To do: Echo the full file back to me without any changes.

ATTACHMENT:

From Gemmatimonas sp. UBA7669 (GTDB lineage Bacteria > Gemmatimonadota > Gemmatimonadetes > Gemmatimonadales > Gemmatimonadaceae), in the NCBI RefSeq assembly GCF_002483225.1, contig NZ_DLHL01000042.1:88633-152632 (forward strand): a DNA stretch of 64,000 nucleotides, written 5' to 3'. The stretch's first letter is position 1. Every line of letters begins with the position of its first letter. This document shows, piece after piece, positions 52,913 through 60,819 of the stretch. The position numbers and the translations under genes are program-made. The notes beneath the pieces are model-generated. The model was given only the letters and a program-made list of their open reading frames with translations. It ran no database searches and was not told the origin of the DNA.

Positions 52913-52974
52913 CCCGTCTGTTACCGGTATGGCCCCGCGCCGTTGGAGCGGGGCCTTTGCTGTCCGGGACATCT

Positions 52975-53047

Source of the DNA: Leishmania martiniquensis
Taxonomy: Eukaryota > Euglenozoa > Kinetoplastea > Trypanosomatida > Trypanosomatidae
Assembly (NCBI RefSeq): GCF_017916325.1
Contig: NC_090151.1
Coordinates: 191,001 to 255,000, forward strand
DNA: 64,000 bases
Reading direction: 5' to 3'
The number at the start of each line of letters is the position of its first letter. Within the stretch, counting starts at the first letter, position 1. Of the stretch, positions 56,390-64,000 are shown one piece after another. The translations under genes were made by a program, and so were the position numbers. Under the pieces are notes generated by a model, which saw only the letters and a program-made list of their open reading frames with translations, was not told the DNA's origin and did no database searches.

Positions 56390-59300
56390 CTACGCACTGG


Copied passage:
From Gemmatimonas sp. UBA7669 (GTDB lineage Bacteria > Gemmatimonadota > Gemmatimonadetes > Gemmatimonadales > Gemmatimonadaceae), in the NCBI RefSeq assembly GCF_002483225.1, contig NZ_DLHL01000042.1:88633-152632 (forward strand): a DNA stretch of 64,000 nucleotides, written 5' to 3'. The stretch's first letter is position 1. Every line of letters begins with the position of its first letter. This document shows, piece after piece, positions 52,913 through 60,819 of the stretch. The position numbers and the translations under genes are program-made. The notes beneath the pieces are model-generated. The model was given only the letters and a program-made list of their open reading frames with translations. It ran no database searches and was not told the origin of the DNA.

Positions 52913-52974
52913 CCCGTCTGTTACCGGTATGGCCCCGCGCCGTTGGAGCGGGGCCTTTGCTGTCCGGGACATCT

Positions 52975-53047

Source of the DNA: Leishmania martiniquensis
Taxonomy: Eukaryota > Euglenozoa > Kinetoplastea > Trypanosomatida > Trypanosomatidae
Assembly (NCBI RefSeq): GCF_017916325.1
Contig: NC_090151.1
Coordinates: 191,001 to 255,000, forward strand
DNA: 64,000 bases
Reading direction: 5' to 3'
The number at the start of each line of letters is the position of its first letter. Within the stretch, counting starts at the first letter, position 1. Of the stretch, positions 56,390-64,000 are shown one piece after another. The translations under genes were made by a program, and so were the position numbers. Under the pieces are notes generated by a model, which saw only the letters and a program-made list of their open reading frames with translations, was not told the DNA's origin and did no database searches.

Positions 56390-59300
56390 CTACGCACTGG